How the U.S. Trains Vast Numbers of Foreign Soldiers and Police With Little Oversight
The US may not export terror, but it certainly seems to export repression if not oppression, training foreign police, security, and military forces not only in tactics but also in torture. Douglas Gillison, Nick Turse, and Moiz Syed report in The Intercept:
At 9:30 A.M. on a gray winter Monday, the State Department officials began certifying the names at a rate of one every two minutes and 23 seconds.
In rapid succession, they confirmed that 204 police officers, soldiers, sailors, and airmen from 11 countries had committed no gross human rights violations and cleared them to attend one of more than 50 training efforts sponsored by the U.S. government. The programs were taking place at a wide variety of locations, from Italy, Albania, and Jordan to the states of Louisiana and Minnesota.
Thirty-two Egyptians were approved for instruction in, among other things, Apache helicopter gunship maintenance and flight simulators for the Sikorsky UH-60 Black Hawk. Azerbaijanis were cleared for a U.S. Army course on identifying bio-warfare agents in Maryland and underwater demolition training with Navy SEALs in San Diego. Thirty-three Iraqis were certified to attend a State Department training session for bodyguards, held in Jordan. Bosnians were bound for Macedonia to prepare for deployment to Afghanistan. Ukrainian police were selected for peacekeeping training in Italy. Romanians would study naval operations in Rhode Island and counterterrorism in Skopje.
This was only the beginning of one day’s work of vetting security personnel for U.S. training. A joint investigation by The Intercept and 100Reporters reveals the chaotic and largely unknown details of a vast constellation of global training exercises, operations, facilities, and schools — a shadowy network of U.S. programs that every year provides instruction and assistance to approximately 200,000 foreign soldiers, police, and other personnel. The investigation exposes the geographic and political contours of a U.S. training system that has, until now, largely defied thorough description.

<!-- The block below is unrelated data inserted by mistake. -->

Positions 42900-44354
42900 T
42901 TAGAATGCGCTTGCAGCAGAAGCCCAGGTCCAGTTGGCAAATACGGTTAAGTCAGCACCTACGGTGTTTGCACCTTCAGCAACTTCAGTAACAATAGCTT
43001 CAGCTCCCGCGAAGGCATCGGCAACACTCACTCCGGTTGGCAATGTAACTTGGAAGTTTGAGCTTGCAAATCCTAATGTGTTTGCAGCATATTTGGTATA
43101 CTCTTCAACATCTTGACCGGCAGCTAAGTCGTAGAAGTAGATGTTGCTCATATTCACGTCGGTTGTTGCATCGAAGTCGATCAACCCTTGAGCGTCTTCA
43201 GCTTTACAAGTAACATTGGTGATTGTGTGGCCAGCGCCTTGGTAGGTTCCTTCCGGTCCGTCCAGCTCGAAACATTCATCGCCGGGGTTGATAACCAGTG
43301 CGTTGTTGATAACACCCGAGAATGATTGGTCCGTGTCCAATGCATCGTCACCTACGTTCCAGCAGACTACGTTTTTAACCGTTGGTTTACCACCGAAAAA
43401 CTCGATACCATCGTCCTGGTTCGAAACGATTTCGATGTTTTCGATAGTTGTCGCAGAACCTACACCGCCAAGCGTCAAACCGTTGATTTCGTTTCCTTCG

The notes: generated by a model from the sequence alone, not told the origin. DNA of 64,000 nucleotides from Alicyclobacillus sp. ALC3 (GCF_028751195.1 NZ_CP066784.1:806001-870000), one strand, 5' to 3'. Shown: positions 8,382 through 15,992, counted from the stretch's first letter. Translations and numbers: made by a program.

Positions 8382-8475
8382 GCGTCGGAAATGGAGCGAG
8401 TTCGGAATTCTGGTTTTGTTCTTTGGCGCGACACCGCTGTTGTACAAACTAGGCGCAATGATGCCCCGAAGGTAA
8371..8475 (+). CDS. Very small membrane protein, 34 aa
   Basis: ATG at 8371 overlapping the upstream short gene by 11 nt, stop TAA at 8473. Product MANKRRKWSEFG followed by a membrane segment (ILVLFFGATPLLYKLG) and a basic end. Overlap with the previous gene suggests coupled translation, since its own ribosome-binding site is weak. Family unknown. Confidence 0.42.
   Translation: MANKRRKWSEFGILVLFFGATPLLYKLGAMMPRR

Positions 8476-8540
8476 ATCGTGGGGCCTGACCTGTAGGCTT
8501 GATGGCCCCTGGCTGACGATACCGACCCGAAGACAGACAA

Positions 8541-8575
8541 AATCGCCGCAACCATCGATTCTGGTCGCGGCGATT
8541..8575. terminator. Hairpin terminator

The data show training at no fewer than 471 locations in 120 countries — on every continent but Antarctica — involving, on the U.S. side, 150 defense agencies, civilian agencies, armed forces colleges, defense training centers, military units, private companies, and NGOs, as well as the National Guard forces of five states. Despite the fact that the Department of Defense alone has poured some $122 billion into such programs since 9/11, the breadth and content of this training network remain virtually unknown to most Americans.
The contours of this sprawling system were discovered by analyzing 6,176 diplomatic cables that were released by WikiLeaks in 2010 and 2011. While the scope of the training network may come as a surprise, the most astounding fact may be that it is even larger than the available data show, because the WikiLeaks cables are not comprehensive. They contain, for example, little information on training efforts in Colombia, the single-largestrecipient of U.S. training covered by the human rights vetting process that produced these records. Other large recipients of U.S. security assistance, such as Pakistan, are vastly underrepresented in the cables for reasons that remain unclear.
“What you have stumbled across is a systematic lack of strategic thinking, a systematic lack of evaluation, but a massive commitment of people and money and time in a growing number of countries,” said Gordon Adams, formerly a senior White House official for national security and foreign policy budgets. “I think the word ‘system’ is a misnomer. This is a headless system,” he said.
The investigation raises serious questions about U.S. government oversight, safeguards, and accountability. The investigation found:
- A global training network without any coherent strategy, carried out by scores of agencies and offices with no effective oversight, centralized planning, or a clear statement of objectives.
- The lack of any means of testing and evaluation, let alone a comprehensive way to count or track foreign trainees.
- Vetting procedures designed to weed out human rights abusers that examine trainees so rapidly that experts question their worth.
A Rand Corp. analysis from 2013 found that the Pentagon alone has 71 different authorities under which it provides foreign aid as a means of “building partner capacity,” or BPC — part of a system that the report criticized as akin to “a tangled web, with holes, overlaps, and confusions.” The Pentagon, for example, maintains no master list of the people it trains nor does it keep aggregate figures.
“The way we do security cooperation has been a patchwork that we’ve added to over and over,” said Rachel Kleinfeld, a senior associate at the Carnegie Endowment for International Peace and former member of the State Department’s Foreign Affairs Policy Board. “There are more than 180 authorities and scores of agencies working in these areas, and the way it has evolved over time has made it absolutely impossible for anyone to know what’s going on. … There really is no oversight.”
Details on the U.S. government’s training programs have long been lacking. In 2012, the Obama administration submitted a one-time report to Congress on foreign police training that covered just two fiscal years — and it was never made public. Annual disclosures by the State Department about foreign military training programs cover many volumes but are often vague and difficult to analyze, with information frequently missing or reported inconsistently. . .